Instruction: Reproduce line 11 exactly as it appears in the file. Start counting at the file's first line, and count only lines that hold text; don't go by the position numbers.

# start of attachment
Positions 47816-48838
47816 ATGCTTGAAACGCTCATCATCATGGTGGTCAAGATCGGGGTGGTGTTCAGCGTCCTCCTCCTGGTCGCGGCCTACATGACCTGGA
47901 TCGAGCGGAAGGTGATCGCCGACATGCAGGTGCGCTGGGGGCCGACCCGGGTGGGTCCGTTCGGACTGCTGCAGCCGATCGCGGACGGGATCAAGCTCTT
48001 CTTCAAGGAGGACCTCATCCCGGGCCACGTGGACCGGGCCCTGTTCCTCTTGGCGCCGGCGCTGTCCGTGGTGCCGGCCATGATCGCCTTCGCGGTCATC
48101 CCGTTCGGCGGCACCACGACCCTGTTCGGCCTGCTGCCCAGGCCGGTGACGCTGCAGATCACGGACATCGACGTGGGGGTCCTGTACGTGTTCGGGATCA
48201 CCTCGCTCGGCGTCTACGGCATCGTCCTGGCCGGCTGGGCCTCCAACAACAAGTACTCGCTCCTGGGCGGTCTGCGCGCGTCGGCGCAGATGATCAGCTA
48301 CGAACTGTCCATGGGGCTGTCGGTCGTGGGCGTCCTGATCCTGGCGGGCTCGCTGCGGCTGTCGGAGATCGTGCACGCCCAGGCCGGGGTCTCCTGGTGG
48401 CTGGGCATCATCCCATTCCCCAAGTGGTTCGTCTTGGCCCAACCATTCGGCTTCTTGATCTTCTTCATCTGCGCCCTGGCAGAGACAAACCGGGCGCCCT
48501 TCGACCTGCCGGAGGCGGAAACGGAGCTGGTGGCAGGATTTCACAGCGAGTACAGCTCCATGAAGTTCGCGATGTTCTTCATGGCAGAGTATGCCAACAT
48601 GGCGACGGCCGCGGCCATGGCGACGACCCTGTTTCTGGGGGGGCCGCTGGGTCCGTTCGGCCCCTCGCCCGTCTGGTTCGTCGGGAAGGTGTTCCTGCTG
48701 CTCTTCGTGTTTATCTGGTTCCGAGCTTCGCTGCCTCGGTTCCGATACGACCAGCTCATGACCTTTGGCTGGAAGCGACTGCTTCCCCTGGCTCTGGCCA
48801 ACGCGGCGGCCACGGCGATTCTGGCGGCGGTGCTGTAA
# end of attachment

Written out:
48701 CTCTTCGTGTTTATCTGGTTCCGAGCTTCGCTGCCTCGGTTCCGATACGACCAGCTCATGACCTTTGGCTGGAAGCGACTGCTTCCCCTGGCTCTGGCCA